The Danish Rights Alliance reports about an East Jutland man who allegedly used automation to generate fraudulent playbacks of hundreds of works on various music streaming services, receiving royalties of about 4.5 million kroner – more than US$640,000; far more than most musicians could ever hope for from any of the music streaming services.
He also is accused of having copied 37 of the 501 played works from other musicians, for subsequently editing and publishing these under new titles in his own name.
The crimes occured from 2013-2017 and was reported by the Danish Rights Alliance on behalf of IFPI, Koda, the Danish Musicians’ Association and the Danish Artist Association in 2018.
An indictment was brought to court in November 2020. The cases against him are pending within the Danish legal system and no court dates have yet been set.
One of the world’s largest streaming fraud cases is in the queue in the Danish legal system. Article. May 26, 2023. Danish Rights Alliance (Rettighedsalliancen)
Read the full story by Frederik Kulager, Article. May 18, 2023. Zetland
Both articles are auto-translated from Danish to English by Google Translate.
Why it matters
This use case, using automation to steal music from streaming services, seems similar to the redirection of legitimate advertising to fraudulent consumer end-points, and just as advertisers see their ad budgets evaporate to no effect, the musicians see no benefit from what has become a major distirbution channel for music and audio entertainment.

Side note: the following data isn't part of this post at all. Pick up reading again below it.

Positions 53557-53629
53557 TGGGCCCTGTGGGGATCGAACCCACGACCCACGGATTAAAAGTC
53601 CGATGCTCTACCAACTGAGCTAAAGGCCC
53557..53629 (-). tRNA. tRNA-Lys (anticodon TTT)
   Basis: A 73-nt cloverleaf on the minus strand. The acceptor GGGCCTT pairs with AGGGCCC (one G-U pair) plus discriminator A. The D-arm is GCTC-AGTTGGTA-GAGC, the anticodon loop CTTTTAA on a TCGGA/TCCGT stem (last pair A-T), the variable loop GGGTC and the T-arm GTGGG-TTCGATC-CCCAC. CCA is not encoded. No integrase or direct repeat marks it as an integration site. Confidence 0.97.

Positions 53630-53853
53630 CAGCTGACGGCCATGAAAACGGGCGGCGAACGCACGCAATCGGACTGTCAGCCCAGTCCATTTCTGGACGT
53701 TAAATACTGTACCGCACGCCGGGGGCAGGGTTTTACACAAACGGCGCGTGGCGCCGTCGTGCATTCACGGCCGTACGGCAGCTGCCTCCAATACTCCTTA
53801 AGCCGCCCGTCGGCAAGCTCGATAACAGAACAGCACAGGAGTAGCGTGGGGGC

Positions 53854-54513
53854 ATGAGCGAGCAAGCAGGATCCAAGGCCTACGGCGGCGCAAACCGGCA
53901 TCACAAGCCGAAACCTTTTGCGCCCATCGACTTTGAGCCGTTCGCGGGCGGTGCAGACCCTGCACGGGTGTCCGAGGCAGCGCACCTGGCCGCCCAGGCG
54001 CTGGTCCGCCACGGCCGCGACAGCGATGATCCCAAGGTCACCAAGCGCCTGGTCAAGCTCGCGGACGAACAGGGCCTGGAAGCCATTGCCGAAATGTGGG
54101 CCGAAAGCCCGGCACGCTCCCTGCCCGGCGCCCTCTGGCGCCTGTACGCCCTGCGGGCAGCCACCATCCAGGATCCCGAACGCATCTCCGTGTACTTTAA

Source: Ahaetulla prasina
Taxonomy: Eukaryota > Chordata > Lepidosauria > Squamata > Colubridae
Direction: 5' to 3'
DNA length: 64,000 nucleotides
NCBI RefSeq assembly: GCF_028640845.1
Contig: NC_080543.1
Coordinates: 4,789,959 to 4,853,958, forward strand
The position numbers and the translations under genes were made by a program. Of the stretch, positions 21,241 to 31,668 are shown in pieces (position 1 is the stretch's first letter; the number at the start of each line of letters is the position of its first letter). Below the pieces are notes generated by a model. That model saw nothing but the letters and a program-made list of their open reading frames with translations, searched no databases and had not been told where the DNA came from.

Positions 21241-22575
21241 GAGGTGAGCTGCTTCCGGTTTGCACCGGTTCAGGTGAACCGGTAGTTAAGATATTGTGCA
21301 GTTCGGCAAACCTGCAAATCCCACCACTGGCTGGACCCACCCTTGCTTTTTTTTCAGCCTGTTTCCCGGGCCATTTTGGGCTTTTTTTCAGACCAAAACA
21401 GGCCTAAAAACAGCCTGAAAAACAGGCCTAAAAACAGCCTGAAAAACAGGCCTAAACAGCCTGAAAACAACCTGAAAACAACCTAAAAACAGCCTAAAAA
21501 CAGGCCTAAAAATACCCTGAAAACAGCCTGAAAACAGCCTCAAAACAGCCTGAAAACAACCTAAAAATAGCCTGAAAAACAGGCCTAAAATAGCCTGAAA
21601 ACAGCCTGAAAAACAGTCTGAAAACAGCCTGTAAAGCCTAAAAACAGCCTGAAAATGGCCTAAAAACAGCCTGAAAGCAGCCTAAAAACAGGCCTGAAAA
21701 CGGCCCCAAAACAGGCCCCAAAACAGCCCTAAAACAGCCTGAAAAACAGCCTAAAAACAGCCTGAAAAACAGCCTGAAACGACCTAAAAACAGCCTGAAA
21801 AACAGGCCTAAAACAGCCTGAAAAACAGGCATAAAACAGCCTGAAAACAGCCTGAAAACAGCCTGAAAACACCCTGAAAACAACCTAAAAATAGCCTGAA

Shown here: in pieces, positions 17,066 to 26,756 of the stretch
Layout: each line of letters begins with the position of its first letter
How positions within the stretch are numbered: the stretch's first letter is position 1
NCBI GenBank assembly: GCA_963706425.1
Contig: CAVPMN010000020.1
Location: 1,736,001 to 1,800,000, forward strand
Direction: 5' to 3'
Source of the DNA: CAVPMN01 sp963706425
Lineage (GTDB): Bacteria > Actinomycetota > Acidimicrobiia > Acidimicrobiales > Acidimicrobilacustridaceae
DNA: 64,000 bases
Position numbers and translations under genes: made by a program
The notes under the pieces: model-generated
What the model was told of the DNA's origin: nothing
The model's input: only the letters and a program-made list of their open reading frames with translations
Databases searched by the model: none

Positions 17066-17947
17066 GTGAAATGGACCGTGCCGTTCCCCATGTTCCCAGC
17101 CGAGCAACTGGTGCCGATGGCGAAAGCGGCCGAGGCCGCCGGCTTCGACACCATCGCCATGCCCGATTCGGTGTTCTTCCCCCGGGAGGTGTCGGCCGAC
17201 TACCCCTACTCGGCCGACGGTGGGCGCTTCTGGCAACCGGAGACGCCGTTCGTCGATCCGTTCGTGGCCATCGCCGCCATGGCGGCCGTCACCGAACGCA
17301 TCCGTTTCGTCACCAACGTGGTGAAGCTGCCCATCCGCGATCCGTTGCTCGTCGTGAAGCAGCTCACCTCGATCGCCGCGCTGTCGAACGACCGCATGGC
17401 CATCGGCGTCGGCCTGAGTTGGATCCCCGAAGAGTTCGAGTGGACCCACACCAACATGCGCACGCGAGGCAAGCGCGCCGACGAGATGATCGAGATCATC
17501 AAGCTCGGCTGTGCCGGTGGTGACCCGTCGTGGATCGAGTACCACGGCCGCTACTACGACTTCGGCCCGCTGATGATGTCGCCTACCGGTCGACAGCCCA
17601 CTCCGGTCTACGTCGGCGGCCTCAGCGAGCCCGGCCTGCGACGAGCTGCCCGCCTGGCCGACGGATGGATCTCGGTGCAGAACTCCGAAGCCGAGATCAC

“The Section for Rights Protection in NSK (National Unit for Special Crime) has made a huge effort in their investigation of this case,” said Maria Fredenslund, Director of the Danish Rights Alliance.
“But when cases like this wait years to come to court, it diminishes the opportunity to set important precedents and follow suit with criminals who see opportunities in a rapidly growing digital market. We therefore run the risk that the many resources society uses to investigate and prosecute cases will result in reduced sentences because the cases drag on. The long waiting times are therefore not only a big inconvenience for everyone involved. They also impair the preventive effect of the cases, which is of great importance for the protection of creative content on the Internet,” said Ms. Fredenslund.